D'Brickashaw Ferguson walked off the football field, vowing never to return.
But thanks to the sage advice of his family, and his Freeport junior varsity coach Tim Halvorsen, Ferguson, then a frustrated gangly freshman at Freeport, kept at it, and eventually found the path to the Pro Bowl.
These many years later, his journey has taken him here: to his 125th consecutive game since being drafted fourth overall by the Jets in 2006. It's the longest consecutive-starts streak, among all active players, from Day 1 of their NFL careers. And it doesn't include the seven playoff games Ferguson has started.
Asked what it takes to achieve such a goal, the Jets left tackle replied with a hearty laugh: "About eight years."
"It's a blessing that I've been able to stay healthy," added Ferguson, a former standout at Virginia. "People take their chance on you. I was drafted by this organization, they believed that I could play this position and I've just been trying to work hard ever since to prove them right."
Ferguson has been lucky to have longevity. But the course of his career hasn't always gone as planned. After reaching back-to-back AFC title games in 2009 and 2010, the Jets are in the midst of a two-year playoff drought and are on the brink of missing the postseason in 2013.
But Sunday's game against the Raiders (4-8) is a chance for their struggling offense -- led by rookie quarterback Geno Smith -- to get back on track. It's a chance for the Jets (5-7) to take a step toward finishing out the season strong and, possibly, making the playoffs. And it's also the latest step in Ferguson's career with the franchise.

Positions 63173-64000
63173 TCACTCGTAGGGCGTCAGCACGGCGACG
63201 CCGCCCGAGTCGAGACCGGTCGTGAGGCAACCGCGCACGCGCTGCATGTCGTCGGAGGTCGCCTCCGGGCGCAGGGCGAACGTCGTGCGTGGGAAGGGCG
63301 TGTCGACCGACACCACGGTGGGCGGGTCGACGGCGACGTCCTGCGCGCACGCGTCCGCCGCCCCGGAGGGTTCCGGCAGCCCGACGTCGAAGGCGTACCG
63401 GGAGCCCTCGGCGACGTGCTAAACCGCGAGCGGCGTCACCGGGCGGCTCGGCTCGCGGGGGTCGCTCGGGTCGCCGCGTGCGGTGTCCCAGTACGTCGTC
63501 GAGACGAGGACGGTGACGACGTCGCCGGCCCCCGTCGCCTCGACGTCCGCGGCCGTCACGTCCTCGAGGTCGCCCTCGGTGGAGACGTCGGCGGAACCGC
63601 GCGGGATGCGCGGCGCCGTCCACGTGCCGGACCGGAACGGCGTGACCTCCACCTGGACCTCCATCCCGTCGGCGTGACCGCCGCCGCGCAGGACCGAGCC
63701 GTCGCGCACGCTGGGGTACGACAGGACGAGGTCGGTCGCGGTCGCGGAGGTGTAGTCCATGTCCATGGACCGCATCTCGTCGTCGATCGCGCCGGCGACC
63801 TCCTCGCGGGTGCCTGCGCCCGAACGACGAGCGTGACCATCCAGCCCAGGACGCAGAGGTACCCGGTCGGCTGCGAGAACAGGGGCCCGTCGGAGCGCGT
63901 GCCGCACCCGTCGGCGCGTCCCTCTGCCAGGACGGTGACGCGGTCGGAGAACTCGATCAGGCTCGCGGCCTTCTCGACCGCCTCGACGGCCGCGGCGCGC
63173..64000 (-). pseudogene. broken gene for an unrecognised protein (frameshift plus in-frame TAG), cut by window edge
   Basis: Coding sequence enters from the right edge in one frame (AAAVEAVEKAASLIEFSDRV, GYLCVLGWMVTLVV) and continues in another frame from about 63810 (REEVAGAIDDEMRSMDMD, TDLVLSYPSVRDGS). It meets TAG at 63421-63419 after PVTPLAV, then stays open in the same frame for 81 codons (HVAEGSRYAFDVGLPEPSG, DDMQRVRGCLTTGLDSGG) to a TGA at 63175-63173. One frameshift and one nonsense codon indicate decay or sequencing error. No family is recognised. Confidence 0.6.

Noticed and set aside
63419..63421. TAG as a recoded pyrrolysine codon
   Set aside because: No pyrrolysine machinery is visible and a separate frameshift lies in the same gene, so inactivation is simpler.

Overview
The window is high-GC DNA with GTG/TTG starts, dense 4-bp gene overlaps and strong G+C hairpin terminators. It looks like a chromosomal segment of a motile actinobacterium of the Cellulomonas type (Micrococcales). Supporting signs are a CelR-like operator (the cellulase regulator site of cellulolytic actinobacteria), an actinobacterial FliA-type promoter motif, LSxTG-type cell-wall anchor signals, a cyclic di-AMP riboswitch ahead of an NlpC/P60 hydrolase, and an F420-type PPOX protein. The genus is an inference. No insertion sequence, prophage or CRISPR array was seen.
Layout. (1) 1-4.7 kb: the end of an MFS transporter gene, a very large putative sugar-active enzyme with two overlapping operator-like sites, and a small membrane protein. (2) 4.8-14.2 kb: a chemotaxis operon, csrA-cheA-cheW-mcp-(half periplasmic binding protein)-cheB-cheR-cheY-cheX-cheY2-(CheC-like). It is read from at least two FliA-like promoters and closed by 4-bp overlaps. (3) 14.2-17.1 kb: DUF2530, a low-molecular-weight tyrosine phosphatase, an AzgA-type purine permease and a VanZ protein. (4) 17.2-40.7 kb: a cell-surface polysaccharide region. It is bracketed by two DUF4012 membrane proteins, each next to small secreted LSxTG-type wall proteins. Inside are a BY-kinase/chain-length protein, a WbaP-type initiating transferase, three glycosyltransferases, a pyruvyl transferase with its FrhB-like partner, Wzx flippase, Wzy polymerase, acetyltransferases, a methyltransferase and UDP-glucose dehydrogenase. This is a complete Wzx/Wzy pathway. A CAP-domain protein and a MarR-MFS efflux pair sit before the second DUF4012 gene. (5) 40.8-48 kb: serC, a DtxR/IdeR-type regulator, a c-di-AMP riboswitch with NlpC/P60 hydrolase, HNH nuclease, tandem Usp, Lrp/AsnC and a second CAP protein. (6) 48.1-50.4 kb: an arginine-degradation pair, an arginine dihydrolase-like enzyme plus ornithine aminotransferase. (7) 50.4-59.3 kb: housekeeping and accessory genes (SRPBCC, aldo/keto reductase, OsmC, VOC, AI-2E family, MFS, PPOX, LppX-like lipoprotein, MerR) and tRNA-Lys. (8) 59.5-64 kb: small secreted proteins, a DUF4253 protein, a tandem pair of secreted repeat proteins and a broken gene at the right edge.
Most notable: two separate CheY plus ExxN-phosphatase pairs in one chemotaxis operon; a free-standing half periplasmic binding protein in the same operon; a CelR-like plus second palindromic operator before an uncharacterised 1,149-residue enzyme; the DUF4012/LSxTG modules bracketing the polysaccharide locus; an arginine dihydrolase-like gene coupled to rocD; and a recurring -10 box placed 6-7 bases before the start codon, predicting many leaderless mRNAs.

"It's definitely been a wonderful experience," said the three-time Pro Bowler, who turns 30 Tuesday. "Highs and lows, but the challenges are always great and that's something that every week you're faced with.
"You're always facing the top defenders in this league. To go out there and do your best, that's all you can ask for."
Ferguson, a National Honor Society scholar, was Newsday's Thorp Award winner as Nassau County's most outstanding player and he also received the Martone Award for outstanding lineman. And throughout his eight-year NFL career, he's managed to stay connected to Long Island and his hometown of Freeport, where a nearly two-mile stretch on South Ocean Avenue is named D'Brickashaw Ferguson Way.
Ferguson never envisioned the trajectory his football career would take. But not surprisingly, the relatively quiet locker-room leader remained humble when approached this week about his franchise-record streak.
"It's been a blessing," Ferguson said. "I don't take too much credit for it because I know that any play you can go down and that can be something that could be your last. But I'm just thankful that I've been put in this position and I've been allowed to play this game."